It doesn’t seem like a good idea to attempt to silence a people that is basically brought up on the idea of revolution, especially if that revolution took place during the lives of many and its ideas formed the foundation of a nation. It would be like trying to install monarchy in the United States in 1800. In any case, it’s difficult to get a sense of what is happening, but this has been a news item – Grand Ayatullah Husayn (Hossein) ‘Ali Montazeri has issued a statement condemning the electoral fraud: Continue reading
It has become a rather disturbing tendency probably since the 1990s and the “non-violent” revolutions in Eastern Europe. Now it happened in Zimbabwe – elections, wrong results, violence, and it looks like people are reacting the same way in Iran – elections, confused results, violence. I suppose unless people trust the governmental electoral process, these things are bound to happen. Yet on the other hand, American elections are known to have all sorts of shameful practices of supression, intimidation, misinformation and so on. It seems that even the world’s oldest and healthiest democracy is not really trustworthy. If you look at the rise of extremist violence, or just simple partisan discourse in the US today, even the legitimately elected president has to deal with issues of legitimacy among those who voted against him. And it wasn’t very different during the Bush years either – then it was 2000 “stolen” election, now it is Obama’s mystical birthcertificate and so on. Legitimacy, it seems, is a rather thorny concept…
Ok, so just took a quick look at how the economy is going and how the great McCain is saving us all from the crisis – I mean he’s there in DC doing his thing and all – New York Times reports:
“We’re in a serious economic crisis,” Mr. Bush told reporters as the meeting began shortly before 4 p.m. in the Cabinet Room, adding, “My hope is we can reach an agreement very shortly.”
But once the doors closed, the smooth-talking House Republican leader, John A. Boehner of Ohio, surprised many in the room by declaring that his caucus could not support the plan to allow the government to buy distressed mortgage assets from ailing financial companies.
Mr. Boehner pressed an alternative that involved a smaller role for the government, and Mr. McCain, whose support of the deal is critical if fellow Republicans are to sign on, declined to take a stand.
Come again? Yes, you’ve read it right – let me repeat it – “…and Mr. McCain, whose support of the deal is critical if fellow Republicans are to sign on, DECLINED TO TAKE A STAND.” This is what I am talking about! Is it just me or is this election just about the best thing ever?
Clearly politics and the upcoming elections are on my mind so hopefully we’re not going to lose that audience that daily comes to our blog in search of information about “colon” or is desperately looking for nude pictures of Karita Mattila (today’s popular search terms). Hearing all the talk about McCain’s lies on TV and in the blogosphere, my initial reaction was and continues to be the following: McCain’s lies are a problem because he does not understand the basic premise of lying that goes back to Plato’s Republic – it is better to lie and do whatever one pleases while appearing to tell the truth and being a generally decent human being. [Socrates, of course, attacks this premise and spends a long time trying to argue that it is profitable to live a decent life]. In other words, McCain needs to learn to lie well, i.e. lie like a real politician – if I were a voting member of the public with Republican sensibilities, I would not vote for McCain simply because he is a bad liar and therefore would make a horrible president. But don’t just trust me on this one, read this piece from The American Conservative: Continue reading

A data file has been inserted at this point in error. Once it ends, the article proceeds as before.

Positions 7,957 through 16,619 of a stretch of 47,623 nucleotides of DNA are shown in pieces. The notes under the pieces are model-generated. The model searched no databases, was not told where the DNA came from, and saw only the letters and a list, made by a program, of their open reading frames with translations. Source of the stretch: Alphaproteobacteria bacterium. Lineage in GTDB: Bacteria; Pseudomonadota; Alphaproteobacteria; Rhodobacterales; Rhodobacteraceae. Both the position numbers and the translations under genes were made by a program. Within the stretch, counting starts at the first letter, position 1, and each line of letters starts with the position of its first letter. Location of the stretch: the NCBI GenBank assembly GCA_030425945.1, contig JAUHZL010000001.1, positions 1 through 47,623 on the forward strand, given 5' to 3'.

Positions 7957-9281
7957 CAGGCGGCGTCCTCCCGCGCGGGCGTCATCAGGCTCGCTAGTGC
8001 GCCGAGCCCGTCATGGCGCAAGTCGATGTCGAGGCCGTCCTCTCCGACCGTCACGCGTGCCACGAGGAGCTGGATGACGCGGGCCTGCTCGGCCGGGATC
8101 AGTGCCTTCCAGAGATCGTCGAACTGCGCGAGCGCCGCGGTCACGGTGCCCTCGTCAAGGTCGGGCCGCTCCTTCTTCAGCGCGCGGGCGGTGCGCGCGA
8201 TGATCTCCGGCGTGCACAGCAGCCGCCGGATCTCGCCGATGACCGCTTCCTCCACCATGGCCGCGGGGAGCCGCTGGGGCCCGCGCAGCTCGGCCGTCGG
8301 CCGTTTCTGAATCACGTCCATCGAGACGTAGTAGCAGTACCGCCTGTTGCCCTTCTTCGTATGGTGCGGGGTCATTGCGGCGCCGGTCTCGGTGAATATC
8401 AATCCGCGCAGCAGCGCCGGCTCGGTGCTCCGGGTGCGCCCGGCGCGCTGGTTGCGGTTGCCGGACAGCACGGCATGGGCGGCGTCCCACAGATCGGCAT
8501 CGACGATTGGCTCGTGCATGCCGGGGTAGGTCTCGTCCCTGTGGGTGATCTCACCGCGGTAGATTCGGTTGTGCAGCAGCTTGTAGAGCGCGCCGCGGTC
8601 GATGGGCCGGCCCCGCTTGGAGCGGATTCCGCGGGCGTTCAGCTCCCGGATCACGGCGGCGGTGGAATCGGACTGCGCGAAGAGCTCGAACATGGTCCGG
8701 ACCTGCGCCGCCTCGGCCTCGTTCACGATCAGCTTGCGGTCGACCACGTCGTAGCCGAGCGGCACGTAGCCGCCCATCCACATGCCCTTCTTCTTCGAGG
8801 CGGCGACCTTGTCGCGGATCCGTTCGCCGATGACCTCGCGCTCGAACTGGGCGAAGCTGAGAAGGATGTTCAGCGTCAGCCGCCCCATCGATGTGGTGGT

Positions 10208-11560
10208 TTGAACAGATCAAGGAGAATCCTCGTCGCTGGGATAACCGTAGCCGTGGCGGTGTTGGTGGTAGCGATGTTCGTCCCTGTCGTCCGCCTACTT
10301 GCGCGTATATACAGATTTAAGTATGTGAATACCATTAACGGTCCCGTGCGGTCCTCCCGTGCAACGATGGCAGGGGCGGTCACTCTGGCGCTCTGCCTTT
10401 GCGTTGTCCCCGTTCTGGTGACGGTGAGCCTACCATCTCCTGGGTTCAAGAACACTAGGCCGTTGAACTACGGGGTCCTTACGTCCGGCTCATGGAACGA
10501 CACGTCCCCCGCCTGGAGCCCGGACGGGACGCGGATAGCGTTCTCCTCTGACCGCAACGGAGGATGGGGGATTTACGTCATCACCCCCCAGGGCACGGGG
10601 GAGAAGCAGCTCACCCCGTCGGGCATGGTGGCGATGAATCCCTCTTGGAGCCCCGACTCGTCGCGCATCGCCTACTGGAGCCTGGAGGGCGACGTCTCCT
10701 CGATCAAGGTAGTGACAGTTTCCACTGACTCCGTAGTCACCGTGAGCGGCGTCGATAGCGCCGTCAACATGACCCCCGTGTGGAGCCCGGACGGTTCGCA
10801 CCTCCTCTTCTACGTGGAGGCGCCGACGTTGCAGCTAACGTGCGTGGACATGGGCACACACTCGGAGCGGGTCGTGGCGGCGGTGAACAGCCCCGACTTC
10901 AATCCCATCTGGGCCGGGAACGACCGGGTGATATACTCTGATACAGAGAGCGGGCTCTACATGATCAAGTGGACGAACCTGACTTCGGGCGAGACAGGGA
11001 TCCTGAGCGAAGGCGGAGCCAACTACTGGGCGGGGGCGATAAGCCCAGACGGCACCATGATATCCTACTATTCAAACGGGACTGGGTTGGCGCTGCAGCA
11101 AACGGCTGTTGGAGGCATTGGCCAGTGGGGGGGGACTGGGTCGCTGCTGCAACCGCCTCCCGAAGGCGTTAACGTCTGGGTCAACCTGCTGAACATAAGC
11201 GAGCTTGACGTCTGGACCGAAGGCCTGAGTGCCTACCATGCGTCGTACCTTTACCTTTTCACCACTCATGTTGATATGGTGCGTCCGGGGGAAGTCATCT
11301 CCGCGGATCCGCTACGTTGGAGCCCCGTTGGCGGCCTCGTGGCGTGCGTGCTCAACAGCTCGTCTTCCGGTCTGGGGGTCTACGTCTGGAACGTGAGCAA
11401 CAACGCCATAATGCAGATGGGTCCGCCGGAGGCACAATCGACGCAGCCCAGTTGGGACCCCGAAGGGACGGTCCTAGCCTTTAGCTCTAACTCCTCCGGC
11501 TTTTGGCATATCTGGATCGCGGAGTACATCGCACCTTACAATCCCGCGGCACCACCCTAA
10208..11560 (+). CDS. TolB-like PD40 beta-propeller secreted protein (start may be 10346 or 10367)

With all the accusations of electoral violations – direct and indirect – in the recent Russian elections, past American elections (2000 and some in 2004) and the presently growing more and more tense elections in Zimbabwe, one wonders why those who clearly do not like the idea of giving up power even try to hold elections. Mugabe was in power for 28 years, why hold elections and try to rig them? I mean why is the appearance of democracy, even though everyone knows it’s just an appearance, so important? If Putin declared that he wanted to stay for the third term (or indefinitely), I am sure there would be some protests, but with the repressive resources of the police and the army, any of those could have been easily put down. There would be international problems as the Western democratic governments would not like it, but so what? It’s not 1917, and the West supports many despotic governments? Why play the game of democracy?
European Parliament condemns Russia’s politics and follows it up with a resolution:
The European Parliament ,
– having regard to the objectives of consolidating democracy and political freedoms in the Russian Federation, as laid down in the Partnership and Cooperation Agreement between the European Communities and their Member States, of the one part, and the Russian Federation, of the other part(1) , which entered into force in 1997 and expired in 2007,
– having regard to the EU-Russia human rights consultation, Continue reading